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Production-Related Contaminants in Retail Milk

Nov 16, 2015
Photo Credit: USDA

Photo Credit: USDA

This research is dedicated to an urgent issue in human health and organic farming may likely provide the solution.  Milk consumption in the United States is decreasing, a trend that is particularly worrisome in children whose diets are lacking in calcium and vitamin D. One factor thought to be driving this downward trend is consumer concern regarding the use of production enhancing hormones, pesticides, and antibiotics in the dairy industry. Scientists have hypothesized that exposure to recombinant bovine growth hormone (rBGH), a synthetic hormone, may play a role in causing early onset puberty in girls. Common pesticides have also been implicated as endocrine disruptors, and low-level antibiotic application can lead to development of resistance yet little research exists about what substances consumers are exposed to when they consume milk. This research will quantify the chemicals that consumers of conventional dairy milk are exposed to as well as the extent to which consumers can avoid these exposures by choosing organic.

CowBovine (cow) milk is an important source of calcium and other nutrients lacking in the diets of many children. It is also the only beverage, other than water, recommended in U.S. Dietary Guidelines. Milk consumption, however, has been decreasing in the U.S. and recent research suggests that increased concern about industry use of production-enhancing hormones and other chemicals, including pesticides and antibiotics, may be contributing to this trend. The use of these chemicals to produce foods commonly consumed by children is of particular concern.  Many pesticides are known endocrine disrupters and over-use of antibiotics to enhance growth have led to the dangerous development of antibiotic resistant bacteria.  The use of synthetic hormones such as recombinant bovine somatotropin (rbST) or growth hormone (rbGH), which are given to many dairy herds to promote milk production, may also lead to negative health outcomes in milk consumers. The scientific and medical communities have raised concerns that consumption of milk from cows treated with synthetic hormones may be involved in nationwide shift towards an earlier onset of puberty in girls.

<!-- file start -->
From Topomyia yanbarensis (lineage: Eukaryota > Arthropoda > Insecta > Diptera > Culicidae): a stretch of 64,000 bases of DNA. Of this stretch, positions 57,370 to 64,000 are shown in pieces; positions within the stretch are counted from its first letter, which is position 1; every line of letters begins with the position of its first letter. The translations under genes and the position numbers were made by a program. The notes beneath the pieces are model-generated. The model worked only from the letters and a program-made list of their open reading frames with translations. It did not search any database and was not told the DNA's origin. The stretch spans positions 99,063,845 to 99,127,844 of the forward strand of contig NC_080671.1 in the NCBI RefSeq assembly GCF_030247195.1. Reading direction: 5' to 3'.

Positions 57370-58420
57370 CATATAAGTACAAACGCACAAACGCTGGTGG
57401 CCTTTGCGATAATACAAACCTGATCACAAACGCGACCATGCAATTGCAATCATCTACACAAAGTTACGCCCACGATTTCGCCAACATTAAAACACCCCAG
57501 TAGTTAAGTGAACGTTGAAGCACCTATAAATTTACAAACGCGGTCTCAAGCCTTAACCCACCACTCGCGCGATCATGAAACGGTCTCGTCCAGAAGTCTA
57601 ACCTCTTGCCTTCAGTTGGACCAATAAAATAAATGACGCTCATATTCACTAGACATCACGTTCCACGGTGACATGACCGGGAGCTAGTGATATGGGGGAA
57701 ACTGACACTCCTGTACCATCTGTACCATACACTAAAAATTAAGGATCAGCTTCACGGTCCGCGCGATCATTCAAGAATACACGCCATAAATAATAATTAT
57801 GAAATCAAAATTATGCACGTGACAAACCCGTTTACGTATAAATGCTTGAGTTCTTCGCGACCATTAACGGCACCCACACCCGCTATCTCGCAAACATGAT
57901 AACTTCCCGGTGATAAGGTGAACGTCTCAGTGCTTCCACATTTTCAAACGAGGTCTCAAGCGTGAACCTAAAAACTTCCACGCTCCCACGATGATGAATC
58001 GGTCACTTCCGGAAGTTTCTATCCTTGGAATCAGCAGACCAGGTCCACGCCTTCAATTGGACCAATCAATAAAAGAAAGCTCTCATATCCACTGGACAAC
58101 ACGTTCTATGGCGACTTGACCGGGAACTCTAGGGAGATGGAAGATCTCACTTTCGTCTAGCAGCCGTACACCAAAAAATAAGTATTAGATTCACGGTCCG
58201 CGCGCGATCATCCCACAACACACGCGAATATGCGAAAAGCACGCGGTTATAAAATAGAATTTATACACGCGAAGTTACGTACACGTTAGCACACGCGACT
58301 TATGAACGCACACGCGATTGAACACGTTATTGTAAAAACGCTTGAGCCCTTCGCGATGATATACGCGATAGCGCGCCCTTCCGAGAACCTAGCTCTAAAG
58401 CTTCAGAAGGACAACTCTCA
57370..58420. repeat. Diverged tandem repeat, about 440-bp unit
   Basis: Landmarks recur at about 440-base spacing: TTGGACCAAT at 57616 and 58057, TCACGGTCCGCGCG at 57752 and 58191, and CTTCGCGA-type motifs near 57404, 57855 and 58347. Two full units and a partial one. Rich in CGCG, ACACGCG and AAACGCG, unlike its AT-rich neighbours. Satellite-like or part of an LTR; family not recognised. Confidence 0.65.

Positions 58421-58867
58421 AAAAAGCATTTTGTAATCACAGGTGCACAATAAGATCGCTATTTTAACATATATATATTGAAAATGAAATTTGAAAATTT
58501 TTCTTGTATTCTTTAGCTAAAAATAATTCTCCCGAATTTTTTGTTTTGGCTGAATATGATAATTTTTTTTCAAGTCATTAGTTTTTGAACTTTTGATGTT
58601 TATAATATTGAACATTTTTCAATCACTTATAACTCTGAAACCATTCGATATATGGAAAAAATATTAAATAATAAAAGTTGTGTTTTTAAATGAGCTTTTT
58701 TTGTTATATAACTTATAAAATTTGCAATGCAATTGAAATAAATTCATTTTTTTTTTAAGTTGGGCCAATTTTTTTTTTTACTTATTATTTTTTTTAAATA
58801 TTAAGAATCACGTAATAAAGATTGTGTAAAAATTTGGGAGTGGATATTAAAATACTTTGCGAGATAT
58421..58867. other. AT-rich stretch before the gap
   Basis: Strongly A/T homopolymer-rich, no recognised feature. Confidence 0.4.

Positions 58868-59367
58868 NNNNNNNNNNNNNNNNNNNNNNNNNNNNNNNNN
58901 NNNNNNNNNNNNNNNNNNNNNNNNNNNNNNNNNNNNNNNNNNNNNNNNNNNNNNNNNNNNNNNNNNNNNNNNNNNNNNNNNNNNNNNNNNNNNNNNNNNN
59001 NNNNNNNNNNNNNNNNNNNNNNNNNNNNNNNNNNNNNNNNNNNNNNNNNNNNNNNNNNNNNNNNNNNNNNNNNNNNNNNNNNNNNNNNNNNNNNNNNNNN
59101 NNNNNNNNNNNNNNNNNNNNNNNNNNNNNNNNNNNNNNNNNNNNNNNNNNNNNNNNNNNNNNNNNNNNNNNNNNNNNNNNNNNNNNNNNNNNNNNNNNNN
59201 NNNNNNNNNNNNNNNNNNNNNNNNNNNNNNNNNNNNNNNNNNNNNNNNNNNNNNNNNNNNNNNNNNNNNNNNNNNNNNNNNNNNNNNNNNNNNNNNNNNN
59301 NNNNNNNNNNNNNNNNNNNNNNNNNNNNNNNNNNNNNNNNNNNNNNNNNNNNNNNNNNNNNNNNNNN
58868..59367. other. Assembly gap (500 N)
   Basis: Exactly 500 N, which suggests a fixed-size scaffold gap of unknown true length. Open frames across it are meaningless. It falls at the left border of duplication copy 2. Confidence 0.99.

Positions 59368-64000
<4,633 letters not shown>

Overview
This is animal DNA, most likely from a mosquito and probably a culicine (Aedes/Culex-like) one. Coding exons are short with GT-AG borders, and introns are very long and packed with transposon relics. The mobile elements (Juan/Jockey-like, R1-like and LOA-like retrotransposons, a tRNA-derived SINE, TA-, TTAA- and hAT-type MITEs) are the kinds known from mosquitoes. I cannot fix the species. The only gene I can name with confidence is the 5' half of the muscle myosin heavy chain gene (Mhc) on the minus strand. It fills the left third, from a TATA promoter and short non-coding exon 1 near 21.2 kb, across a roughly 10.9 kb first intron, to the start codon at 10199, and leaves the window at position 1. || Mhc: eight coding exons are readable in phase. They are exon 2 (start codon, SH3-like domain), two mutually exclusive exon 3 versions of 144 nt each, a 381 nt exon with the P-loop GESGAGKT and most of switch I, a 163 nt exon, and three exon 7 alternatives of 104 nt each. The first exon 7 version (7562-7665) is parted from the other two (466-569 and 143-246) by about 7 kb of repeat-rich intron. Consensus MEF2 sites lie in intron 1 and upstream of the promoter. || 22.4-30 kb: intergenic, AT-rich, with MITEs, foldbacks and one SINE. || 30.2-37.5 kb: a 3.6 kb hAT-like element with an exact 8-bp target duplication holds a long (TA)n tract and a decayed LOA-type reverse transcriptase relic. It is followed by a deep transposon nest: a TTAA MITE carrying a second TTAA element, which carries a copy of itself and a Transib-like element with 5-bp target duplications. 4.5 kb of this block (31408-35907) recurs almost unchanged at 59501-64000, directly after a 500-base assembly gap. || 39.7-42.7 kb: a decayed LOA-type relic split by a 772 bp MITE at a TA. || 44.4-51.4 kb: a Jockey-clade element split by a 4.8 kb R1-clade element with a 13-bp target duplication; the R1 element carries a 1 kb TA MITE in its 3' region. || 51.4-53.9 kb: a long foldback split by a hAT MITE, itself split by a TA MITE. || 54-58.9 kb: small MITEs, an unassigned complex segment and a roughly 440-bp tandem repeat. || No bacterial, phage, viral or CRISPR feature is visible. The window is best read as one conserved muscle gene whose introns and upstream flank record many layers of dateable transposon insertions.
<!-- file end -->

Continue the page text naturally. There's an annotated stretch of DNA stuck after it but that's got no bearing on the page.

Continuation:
Milk1While federal regulations do require testing of milk for some pesticides and antibiotics, the General Accounting Office (GAO) recently called for FDA and USDA to strengthen their testing programs due to quality concerns. Furthermore, there are no known requirements for testing for the presence of synthetic hormones used in milk production.

The Organic Center is collaborating with Dr. Jean Welsh of Emory University to conduct this first-of-its-kind study to determine the extent to which the residues of hormones, pesticides, and antibiotics used in bovine milk production can be detected in retail milk.  Additionally we will determine if level of synthetic residues differ between organic and conventional milk.

These results will provide much needed information about the risk of exposure to pesticides, antibiotics and hormones through consumption of conventional milk as well as the extent to which these exposures can be avoided by choosing organic dairy.

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